Question #8, in fact, is really the worst question TodayChristian could ask, as far as evangelism is concerned. It highlights the fact that Christians preach a God who really ought to be doing this kind of evangelism Himself, and isn’t.

Imagine, for a minute, that any one of these miraculous stories were true. That would mean that we lived in a world where it really was possible for God to work miracles that could be used as evidence to persuade atheists that He is real. Obviously, if God is willing and able to do such things, then we would have no need for TodayChristian to tell us about them, because we’d see them in real life.

Quite clearly, we do not, and in fact this experience is so universal that even Christians know that’s the way things are, and they develop quite elaborate excuses for why, after all, it’s simply not possible for God to work miracles that would give atheists evidence that He existed. And if those arguments are valid, then the stories TodayChristian is telling about miracles cannot be true, because TodayChristian is trying to use them as evidence to persuade atheists.

Thus, we know that stories of the miraculous and the supernatural are exactly what they appear to be: stories. They can encompass whatever you can imagine, and have no more impact on the real world than any other act of imagination. To choose to believe otherwise is to merely indulge oneself in unnecessary gullibility.

We’ve got two questions to go, but I think we can deal with them both in one post, so stay tuned.


  1. says

    With all the sensors available to science, a “miracle” would look like some kind of massive conservation law violation – e.g: the sudden appearance of 100 foot-high letters made of solid diamond, reading “Mene mene tekel yadda yadda” on a reentry course for the lunar surface.

    Things like “saint whumpus cured my cancer (well, helped my chemo along…)” or “supply side economics appears to be working!” – those miracles are easily explained by probability and wishful thinking. Like the miracle of the broken clock, which – in spite of being inoperable – is accurate every so often.

  2. sqlrob says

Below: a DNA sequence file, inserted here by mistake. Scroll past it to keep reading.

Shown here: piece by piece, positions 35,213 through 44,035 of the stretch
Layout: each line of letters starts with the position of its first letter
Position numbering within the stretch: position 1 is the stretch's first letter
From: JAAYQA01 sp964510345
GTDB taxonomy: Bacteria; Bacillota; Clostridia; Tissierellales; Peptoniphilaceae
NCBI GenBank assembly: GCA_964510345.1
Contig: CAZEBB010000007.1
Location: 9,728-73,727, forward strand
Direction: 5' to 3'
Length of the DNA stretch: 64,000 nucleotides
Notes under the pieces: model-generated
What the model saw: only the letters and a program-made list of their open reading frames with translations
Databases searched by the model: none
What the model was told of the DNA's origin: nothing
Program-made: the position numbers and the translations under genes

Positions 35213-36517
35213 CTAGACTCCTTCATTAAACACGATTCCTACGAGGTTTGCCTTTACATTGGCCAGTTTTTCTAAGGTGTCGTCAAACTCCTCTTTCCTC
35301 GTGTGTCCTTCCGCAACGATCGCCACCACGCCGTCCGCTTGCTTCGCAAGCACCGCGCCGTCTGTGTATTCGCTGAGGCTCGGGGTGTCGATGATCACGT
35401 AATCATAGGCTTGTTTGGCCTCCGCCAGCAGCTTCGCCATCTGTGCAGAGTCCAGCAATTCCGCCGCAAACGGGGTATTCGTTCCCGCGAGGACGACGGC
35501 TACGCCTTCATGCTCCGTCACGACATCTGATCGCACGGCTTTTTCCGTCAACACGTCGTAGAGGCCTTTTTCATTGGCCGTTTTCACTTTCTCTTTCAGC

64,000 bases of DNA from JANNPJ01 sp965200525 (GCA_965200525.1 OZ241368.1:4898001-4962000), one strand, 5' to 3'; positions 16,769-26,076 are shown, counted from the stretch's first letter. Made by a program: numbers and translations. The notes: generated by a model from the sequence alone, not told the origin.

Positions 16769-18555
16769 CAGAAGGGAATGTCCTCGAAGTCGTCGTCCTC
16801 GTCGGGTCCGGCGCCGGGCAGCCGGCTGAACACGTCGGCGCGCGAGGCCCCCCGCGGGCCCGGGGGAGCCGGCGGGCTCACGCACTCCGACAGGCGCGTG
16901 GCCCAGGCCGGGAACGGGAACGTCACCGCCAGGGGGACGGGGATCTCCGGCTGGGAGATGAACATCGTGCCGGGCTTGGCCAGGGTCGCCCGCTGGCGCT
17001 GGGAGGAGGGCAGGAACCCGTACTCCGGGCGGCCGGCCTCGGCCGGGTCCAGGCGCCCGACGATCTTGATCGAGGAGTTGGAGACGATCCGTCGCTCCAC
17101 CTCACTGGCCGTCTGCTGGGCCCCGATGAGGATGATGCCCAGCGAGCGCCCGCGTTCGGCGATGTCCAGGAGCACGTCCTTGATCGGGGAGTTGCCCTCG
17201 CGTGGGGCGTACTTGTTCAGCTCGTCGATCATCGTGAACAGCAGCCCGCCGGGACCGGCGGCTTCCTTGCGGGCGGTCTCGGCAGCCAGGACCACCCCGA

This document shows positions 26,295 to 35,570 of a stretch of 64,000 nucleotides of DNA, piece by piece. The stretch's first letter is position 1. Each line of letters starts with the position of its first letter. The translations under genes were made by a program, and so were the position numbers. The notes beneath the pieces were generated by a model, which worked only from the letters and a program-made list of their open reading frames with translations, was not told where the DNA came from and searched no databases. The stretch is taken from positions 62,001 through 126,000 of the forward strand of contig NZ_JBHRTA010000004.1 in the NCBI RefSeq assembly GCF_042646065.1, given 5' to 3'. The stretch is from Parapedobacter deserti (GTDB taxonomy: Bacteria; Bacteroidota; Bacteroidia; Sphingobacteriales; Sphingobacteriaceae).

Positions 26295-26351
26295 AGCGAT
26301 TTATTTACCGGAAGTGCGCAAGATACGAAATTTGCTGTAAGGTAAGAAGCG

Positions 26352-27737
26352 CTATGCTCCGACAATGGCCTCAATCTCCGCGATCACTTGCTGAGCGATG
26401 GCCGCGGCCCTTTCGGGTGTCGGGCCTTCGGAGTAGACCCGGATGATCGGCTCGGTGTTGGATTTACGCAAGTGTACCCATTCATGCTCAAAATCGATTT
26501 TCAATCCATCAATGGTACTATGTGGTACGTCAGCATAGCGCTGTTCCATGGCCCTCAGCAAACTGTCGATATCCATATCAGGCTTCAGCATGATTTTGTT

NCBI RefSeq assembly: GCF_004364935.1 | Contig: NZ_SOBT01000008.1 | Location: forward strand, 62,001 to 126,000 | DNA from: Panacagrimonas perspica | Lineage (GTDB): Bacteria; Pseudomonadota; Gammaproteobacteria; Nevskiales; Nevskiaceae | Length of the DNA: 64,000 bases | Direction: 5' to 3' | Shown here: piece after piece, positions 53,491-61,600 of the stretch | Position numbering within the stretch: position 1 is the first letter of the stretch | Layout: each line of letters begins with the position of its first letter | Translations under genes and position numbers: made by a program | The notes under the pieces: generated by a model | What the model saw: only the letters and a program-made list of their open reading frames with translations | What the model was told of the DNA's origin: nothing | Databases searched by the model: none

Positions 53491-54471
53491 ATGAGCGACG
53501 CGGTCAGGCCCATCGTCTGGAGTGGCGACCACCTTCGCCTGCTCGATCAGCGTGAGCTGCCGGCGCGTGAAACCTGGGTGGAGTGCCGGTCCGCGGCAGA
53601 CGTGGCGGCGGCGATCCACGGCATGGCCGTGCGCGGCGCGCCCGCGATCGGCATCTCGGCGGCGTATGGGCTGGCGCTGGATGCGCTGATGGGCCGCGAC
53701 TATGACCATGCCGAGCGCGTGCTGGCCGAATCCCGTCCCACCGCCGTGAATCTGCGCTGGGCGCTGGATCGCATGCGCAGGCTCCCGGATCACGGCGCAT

They also don’t seem to think through the implications of this question.

    What about people that claim connection to Vishnu? Mohammed? You’re not allowed to write those off if you claim visions supporting your religion are true.

    It highlights the fact that Christians preach a God who really ought to be doing this kind of evangelism Himself, and isn’t.

    The common rejoinder to this is “free will”, another thing I don’t get. So Adam, Moses, Abraham, Noah and more, they didn’t have free will because they saw the miracles? Really?

    • Deacon Duncan says

      I also sometimes like to point out that if God places such a high value on “free will,” that makes Him pro-choice.

  3. Devocate says

    For example, before 9/11, nobody imagined that terrorists could use airplanes to destroy the World Trade Center.

    Nonsense. Not only did security people recognize this threat, but if it was truly unimaginable, it wouldn’t have happened, because the terrorists couldn’t have imagined it. It makes some people feel better to think that no one could have imagined it happening, but that is equivalent to saying everyone involved is more stupid than some terrorist willing to kill himself for an imaginary god.

    • Deacon Duncan says

      I’ll grant you that security people may have thought of the potential for an attack like that, and the terrorists obviously did. My point was that apart from a few such exceptions, people’s imaginary God was not able to transmit that information to them. They did not know this attack was coming, and therefore their imagination was incapable of revealing this information to them.

  4. Menyambal says

    What about miracles? Do they mean to say that in this world with rigid laws of physics that somehow prove there is a lawgiver, there are also violations of those same laws, which somehows proves the same god? And what exactly is a miracle? Who gets them? Why? Can we study miracles, or even know one has ever happened? Or does God just deal in odd coincidences that may be happenstance?

    As the OP says, it’s gullibility.

  5. Matthew Herron says

    After 9/11, of course, there were stories about God warning people, because it’s easy to go back and re-imagine the past.

    Postdiction is 20/20.

  6. DonDueed says

    Besides “faithful” and “gullible”, there are quite a few other synonyms. “Pious”, “devout”, “deluded”, and “fantasy-prone” come to mind.

    A famous case of a predictable disaster — that is, one that fell well within the range of the average person’s imagination — was the sinking of Titanic. Years before the actual event, a novel was published about a gigantic luxury liner that struck an iceberg and sank on her maiden voyage. The fictional ship’s name: Titan. An amazing coincidence, but no miracle.